and –97dB (0.00141%), while the 17kHz and 22kHz side­bands are both around –114dB (0.00019%). The un­wanted re­gen­er­ated sig­nal at 1kHz is nearly 120dB down. In­ter­est­ingly, there’s an ob­vi­ous sig­nal at 2kHz, though as it’s 111dB down (0.00028%) it would not be au­di­ble. Fre­quency re­sponse was mea­sured as ex­tend­ing from 7Hz to 21kHz –1dB, and from 4Hz to 33kHz –3dB. This re­sponse is shown in Graph 5 and was mea­sured with a lab­o­ra­tory stan­dard non-in­duc­tive 8 load.

The ef­fect of the Bass Eq con­trol is shown in Graph 7. You can see that it de­liv­ers a 3dB boost or cut from 20Hz up to 100Hz, af­ter which the boost or cut rapidly di­min­ishes, so there’s ba­si­cally no ef­fect on the re­sponse above 300Hz.

The ef­fect of the Tilt con­trols is shown in Graph 8. Al­though at first glance the boost and cut ef­fect seems to be the same as stan­dard bass and tre­ble con­trols, if you look closely you can see quite a few dif­fer­ences.

The per­for­mance of Class-D am­pli­fiers con­tin­ues to im­prove apace and now mostly ri­vals or ex­ceeds that of lin­ear am­pli­fiers

Firstly, max­i­mum boost and cut is re­stricted to around 3dB, whereas tone con­trols usu­ally of­fer around 8–12dB. Se­cond, the fre­quency where there’s no boost or cut at all when either of the con­trols is used is some­what lower than usual, at 780Hz (it’s usu­ally at 1kHz). Fi­nally, the range of fre­quen­cies that is boosted (or cut) is some­what wider than is usual with tone con­trols, both in the bass and tre­ble re­gions.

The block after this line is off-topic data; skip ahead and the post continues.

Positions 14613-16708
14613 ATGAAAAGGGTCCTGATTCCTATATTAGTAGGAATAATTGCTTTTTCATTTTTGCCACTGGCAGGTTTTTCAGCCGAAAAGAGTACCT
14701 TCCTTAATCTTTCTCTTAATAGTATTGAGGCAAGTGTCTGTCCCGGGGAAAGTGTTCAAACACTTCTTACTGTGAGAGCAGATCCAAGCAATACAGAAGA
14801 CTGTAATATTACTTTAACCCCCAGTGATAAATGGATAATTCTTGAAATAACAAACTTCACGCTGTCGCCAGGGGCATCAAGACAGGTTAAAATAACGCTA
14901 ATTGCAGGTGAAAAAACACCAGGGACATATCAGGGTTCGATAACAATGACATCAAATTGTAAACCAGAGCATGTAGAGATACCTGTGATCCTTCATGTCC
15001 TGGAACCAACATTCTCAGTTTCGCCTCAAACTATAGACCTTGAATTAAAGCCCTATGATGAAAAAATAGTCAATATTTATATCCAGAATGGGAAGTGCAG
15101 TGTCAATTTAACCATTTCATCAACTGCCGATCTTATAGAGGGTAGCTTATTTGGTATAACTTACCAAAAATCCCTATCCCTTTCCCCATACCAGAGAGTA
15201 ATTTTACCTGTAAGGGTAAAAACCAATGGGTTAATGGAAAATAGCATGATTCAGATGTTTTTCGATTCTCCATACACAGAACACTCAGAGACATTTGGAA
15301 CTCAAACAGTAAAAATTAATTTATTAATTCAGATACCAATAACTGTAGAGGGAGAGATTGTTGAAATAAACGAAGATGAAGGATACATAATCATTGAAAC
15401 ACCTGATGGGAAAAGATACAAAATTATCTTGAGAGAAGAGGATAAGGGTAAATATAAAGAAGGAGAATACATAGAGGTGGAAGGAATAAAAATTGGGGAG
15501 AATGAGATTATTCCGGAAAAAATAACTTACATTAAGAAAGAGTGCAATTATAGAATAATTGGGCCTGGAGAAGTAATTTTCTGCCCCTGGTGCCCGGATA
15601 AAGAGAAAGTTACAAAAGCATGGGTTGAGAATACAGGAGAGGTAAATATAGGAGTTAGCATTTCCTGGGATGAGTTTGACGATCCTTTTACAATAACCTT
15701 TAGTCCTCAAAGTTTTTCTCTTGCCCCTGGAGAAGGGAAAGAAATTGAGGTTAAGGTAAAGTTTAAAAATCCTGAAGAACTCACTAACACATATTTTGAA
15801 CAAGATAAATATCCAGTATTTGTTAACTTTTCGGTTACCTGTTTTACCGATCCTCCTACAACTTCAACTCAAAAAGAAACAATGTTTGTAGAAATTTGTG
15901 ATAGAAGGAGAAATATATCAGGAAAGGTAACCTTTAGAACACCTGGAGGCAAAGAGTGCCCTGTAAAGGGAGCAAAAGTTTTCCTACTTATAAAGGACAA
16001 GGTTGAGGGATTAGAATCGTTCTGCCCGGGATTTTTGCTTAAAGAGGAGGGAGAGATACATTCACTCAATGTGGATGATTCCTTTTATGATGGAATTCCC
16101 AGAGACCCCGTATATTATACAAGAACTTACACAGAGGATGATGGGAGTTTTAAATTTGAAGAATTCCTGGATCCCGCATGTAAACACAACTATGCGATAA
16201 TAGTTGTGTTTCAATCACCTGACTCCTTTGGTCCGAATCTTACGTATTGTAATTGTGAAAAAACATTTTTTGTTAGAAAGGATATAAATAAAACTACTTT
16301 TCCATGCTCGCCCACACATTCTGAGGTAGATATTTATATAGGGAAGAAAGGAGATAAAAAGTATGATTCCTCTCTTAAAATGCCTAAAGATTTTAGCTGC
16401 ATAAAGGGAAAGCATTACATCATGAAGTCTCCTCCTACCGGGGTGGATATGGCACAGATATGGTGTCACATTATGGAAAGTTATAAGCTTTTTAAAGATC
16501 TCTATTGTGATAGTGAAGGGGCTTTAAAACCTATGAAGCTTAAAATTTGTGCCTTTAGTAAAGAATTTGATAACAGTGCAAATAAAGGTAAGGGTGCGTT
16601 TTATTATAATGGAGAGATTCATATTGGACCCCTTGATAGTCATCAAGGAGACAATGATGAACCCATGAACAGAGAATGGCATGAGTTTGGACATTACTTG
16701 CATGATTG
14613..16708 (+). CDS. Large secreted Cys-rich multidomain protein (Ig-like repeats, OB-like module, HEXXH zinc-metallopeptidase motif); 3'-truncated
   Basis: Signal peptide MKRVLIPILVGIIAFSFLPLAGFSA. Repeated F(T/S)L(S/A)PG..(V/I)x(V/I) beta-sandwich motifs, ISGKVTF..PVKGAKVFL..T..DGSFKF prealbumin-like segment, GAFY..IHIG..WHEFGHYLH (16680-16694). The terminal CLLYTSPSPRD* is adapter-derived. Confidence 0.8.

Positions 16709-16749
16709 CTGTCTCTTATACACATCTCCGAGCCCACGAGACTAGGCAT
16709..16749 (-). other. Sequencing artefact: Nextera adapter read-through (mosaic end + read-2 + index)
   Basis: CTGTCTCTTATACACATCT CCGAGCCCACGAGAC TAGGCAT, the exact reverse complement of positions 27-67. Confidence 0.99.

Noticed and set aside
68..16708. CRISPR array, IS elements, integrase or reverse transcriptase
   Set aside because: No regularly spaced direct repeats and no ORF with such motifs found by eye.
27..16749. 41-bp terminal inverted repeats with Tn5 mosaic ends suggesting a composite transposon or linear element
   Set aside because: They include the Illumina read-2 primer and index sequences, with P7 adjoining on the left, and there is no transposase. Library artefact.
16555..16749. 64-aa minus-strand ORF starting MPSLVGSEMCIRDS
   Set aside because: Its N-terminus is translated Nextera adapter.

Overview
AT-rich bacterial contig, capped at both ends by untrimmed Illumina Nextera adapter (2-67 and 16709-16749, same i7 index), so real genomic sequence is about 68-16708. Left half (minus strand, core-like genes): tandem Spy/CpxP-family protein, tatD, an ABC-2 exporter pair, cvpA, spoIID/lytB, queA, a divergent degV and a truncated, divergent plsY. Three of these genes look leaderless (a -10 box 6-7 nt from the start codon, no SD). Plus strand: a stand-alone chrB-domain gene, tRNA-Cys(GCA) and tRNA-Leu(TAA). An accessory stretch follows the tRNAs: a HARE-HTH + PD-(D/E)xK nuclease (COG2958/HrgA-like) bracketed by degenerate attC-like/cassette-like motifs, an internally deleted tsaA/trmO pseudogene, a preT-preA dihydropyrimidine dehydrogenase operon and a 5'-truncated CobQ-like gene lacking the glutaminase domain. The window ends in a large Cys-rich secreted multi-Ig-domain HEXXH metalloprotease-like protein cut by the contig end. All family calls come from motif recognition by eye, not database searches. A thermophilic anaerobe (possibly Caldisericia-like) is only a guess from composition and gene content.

Sig­nal-to-noise ra­tios were mea­sured at 81dB un­weighted and 91dB A-weighted ref­er­enced to one-watt out­put, and at 94dB un­weighted and 100dB A-weighted ref­er­enced to rated out­put. Al­though these are good re­sults, the rea­son they’re not bet­ter is be­cause of the pres­ence of high-fre­quency switch­ing noise from the Class-D out­put stage. Al­though this noise is so high in fre­quency that it is not au­di­ble, it af­fects the mea­sure­ments.

The switch­ing noise cer­tainly af­fects the square wave mea­sure­ments, so for the square waves shown with this re­port, New­port Test Labs used a low-pass fil­ter to re­move it. The 100Hz wave shows a de­gree of tilt, in­di­cat­ing that the Bel Canto ACI 600’s low-fre­quency re­sponse rolls off at low fre­quen­cies and does not ex­tend to d.c., but there’s no bend­ing, so there’s no phase shift at low fre­quen­cies. The 1kHz square wave shows a slight rise-time lim­i­ta­tion, plus an over­shoot that would sug­gest a lift in the fre­quency re­sponse at some ul­tra­sonic fre­quency. The 10kHz square wave is of course af­fected by the pres­ence of the low-pass fil­ter used by the lab, but you can see the rise-time lim­i­ta­tion, the high-fre­quency re­sponse roll-off, and the ul­tra­sonic lift. I have in­cluded a square wave of a the same 10kHz wave with­out the fil­ter in place, and you can see that the high-fre­quency switch­ing noise ob­scures the in­for­ma­tion the square wave test could oth­er­wise re­veal. The square wave show­ing the Bel Canto ACI 600’s per­for­mance into a highly ca­pac­i­ta­tive load shows that the am­pli­fier it will be un­con­di­tion­ally sta­ble when driv­ing highly reactive loads, such as elec­tro­static loud­speak­ers.

The per­for­mance of Class-D am­pli­fiers con­tin­ues to im­prove apace and now mostly ri­vals or ex­ceeds that of lin­ear am­pli­fiers in al­most all ar­eas. The am­pli­fiers in­side the ACI 600 are ex­cep­tion­ally good ex­am­ples of Class-D en­gi­neer­ing.